The Trump administration on Tuesday proposed to sharply limit the federal government’s authority to regulate the pollution of wetlands and tributaries that run into the nation’s largest rivers, a major win for builders, farmers and frackers.
“This will be a significant retreat from how jurisdiction has been defined for decades,” said Ann Navaro, a natural resources lawyer in Washington who previously worked for the U.S. Army Corps of Engineers. “This will significantly reduce the regulatory burden on landowners, developers and industry.”
The scaling back of the regulation was one of President Trump’s top priorities when he took office, and he issued an executive order in February 2017 directing the Environmental Protection Agency to carry out “the elimination of this very destructive and horrible rule.”
The Obama administration, under the Waters of the United States rule issued in 2015, had asserted federal oversight of a variety of ditches, storm-water controls, lakes, streams and wetlands that feed into larger waterways that are clearly protected under the Clean Water Act of 1972. Many experts believed that the 1972 law already gave the EPA and the Army Corps of Engineers control over smaller U.S. waterways and tributaries, but a series of court rulings had left the extent of that regulatory power ambiguous.
Acting EPA administrator Andrew Wheeler said Tuesday that U.S. property owners should be able to stroll outside and “tell whether water on their property is a federal water without having to hire outside professionals.”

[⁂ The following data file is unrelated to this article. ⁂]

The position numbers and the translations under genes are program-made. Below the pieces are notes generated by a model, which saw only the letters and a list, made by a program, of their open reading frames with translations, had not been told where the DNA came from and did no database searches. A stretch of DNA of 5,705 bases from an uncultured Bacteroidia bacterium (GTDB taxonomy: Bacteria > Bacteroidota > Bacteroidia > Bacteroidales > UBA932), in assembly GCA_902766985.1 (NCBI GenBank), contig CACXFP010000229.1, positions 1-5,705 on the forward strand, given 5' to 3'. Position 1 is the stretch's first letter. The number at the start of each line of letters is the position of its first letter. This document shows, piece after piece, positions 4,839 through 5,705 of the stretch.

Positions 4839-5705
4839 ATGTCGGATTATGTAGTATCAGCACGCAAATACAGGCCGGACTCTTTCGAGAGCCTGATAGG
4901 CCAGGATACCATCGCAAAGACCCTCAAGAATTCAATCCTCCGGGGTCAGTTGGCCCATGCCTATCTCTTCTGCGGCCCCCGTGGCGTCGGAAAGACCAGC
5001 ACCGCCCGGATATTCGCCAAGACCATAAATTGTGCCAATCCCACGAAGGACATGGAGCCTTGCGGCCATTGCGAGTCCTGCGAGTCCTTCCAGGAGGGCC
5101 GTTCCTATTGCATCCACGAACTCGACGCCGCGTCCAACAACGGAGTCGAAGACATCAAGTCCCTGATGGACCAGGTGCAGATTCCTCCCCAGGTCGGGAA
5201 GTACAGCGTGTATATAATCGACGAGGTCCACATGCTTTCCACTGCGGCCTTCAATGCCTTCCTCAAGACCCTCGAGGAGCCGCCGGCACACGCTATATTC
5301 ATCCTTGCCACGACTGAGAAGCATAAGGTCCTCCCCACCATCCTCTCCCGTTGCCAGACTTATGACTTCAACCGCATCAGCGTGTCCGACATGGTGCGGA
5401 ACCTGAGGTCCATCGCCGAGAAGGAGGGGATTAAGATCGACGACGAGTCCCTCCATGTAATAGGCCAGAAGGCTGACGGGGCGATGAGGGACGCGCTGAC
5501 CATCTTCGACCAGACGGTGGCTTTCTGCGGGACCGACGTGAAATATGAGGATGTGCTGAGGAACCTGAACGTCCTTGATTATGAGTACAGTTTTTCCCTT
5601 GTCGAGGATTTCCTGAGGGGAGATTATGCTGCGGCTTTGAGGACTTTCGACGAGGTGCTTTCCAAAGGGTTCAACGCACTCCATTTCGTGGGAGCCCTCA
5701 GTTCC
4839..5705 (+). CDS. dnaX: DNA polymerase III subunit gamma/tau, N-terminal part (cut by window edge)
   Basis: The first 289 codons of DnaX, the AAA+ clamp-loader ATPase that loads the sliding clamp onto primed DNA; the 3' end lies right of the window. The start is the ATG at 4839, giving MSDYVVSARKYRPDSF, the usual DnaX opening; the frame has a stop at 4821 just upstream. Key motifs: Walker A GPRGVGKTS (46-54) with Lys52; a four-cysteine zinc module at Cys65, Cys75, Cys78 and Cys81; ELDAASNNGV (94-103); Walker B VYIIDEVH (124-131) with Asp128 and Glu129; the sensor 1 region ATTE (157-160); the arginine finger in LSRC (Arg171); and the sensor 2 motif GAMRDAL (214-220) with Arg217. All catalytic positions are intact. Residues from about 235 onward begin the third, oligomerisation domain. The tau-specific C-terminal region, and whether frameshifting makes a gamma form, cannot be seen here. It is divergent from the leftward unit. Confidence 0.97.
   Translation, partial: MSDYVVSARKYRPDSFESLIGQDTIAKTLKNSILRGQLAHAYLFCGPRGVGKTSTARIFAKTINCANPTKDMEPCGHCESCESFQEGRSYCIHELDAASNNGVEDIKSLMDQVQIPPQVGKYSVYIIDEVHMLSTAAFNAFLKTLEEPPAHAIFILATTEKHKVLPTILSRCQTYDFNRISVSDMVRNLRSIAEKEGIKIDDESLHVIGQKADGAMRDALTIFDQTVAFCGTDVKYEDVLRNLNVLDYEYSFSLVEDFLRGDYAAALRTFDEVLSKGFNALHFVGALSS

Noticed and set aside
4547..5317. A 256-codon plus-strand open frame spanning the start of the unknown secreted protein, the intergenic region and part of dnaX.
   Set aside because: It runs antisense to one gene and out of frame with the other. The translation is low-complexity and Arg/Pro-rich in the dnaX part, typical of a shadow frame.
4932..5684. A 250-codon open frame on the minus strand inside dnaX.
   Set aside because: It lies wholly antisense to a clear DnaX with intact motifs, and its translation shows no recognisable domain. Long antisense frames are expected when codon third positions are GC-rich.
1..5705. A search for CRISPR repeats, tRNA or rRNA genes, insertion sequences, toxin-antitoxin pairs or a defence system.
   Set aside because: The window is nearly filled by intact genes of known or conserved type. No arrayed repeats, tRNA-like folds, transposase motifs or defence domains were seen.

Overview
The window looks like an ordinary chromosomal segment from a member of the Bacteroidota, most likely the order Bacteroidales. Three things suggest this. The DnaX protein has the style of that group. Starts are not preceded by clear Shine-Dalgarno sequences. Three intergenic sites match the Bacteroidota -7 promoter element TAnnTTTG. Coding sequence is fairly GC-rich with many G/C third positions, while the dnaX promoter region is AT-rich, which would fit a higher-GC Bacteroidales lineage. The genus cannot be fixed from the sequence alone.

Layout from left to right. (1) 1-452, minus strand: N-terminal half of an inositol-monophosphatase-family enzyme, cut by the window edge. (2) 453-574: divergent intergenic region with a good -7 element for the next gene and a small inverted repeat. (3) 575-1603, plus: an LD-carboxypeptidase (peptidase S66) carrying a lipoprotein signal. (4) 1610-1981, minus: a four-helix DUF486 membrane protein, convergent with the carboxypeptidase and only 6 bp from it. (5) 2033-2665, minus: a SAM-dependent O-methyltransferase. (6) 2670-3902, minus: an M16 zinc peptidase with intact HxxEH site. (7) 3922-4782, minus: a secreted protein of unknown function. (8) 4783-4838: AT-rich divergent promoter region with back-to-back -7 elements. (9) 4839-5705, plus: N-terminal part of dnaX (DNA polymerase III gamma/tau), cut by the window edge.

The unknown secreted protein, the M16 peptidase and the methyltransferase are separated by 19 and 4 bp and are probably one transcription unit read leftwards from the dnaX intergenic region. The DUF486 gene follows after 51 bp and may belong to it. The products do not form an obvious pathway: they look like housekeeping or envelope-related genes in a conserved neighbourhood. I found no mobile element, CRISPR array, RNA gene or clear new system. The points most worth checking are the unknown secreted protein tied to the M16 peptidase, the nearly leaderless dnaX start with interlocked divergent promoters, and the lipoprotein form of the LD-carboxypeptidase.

In a briefing with reporters Monday night, Wheeler said the Obama administration had imposed undue regulatory burdens and had “further expanded Washington’s reach into privately owned lands.” He said the Obama regulations had required permits that were often costly and time-consuming to obtain.
Those points were echoed by about 20 members of Congress who spoke at the EPA on Tuesday and turned the agency’s explanation of the regulation into a politically charged event. “For too long, EPA has been a four-letter word in farm country,” said Sen. Pat Roberts (R-Kan.). Senate Energy and Natural Resources Committee Chairman Lisa Murkowski (R-Alaska) complained that people have “needed this army of hydrologists and lawyers to figure out whether your project could begin.”
Wheeler said the Trump administration’s new proposal would eliminate federal protections for areas that contain water only after rainfall. It would no longer regulate groundwater, storm water, wastewater and land already converted for crops. It would eliminate regulation of ditches other than canals, such as the Erie Canal, that are used for commercial shipping or are affected by tides. And it would regulate wetlands or waterways only if they are clearly adjacent to navigable waterways above ground or through “direct subsurface connection.”
State agencies can still regulate Clean Water Act violations, but many experts said that would create the sort of “patchwork” that Wheeler said he wanted to abolish.
The new proposal, which will be open for a 60-day comment period, also would prevent federal officials from ordering changes in the handling of fertilizers that might spill into small waterways. The changes could also benefit coal mining companies that lop off the tops of mountains and fill in valleys with waste, often creating ponds.
The proposal also would drop federal oversight of gravel and sand pits, which are commonly used in hydraulic fracturing, or fracking, and old quarries that fill up with water.
Fracking to extract shale oil or gas requires large amounts of gravel to build drilling pads and sand to fracture oil- and gas-bearing rock. The American Petroleum Institute last year said the 2015 rule “would have imposed burdensome and costly regulations, and stifled energy production with little to no environmental benefit.”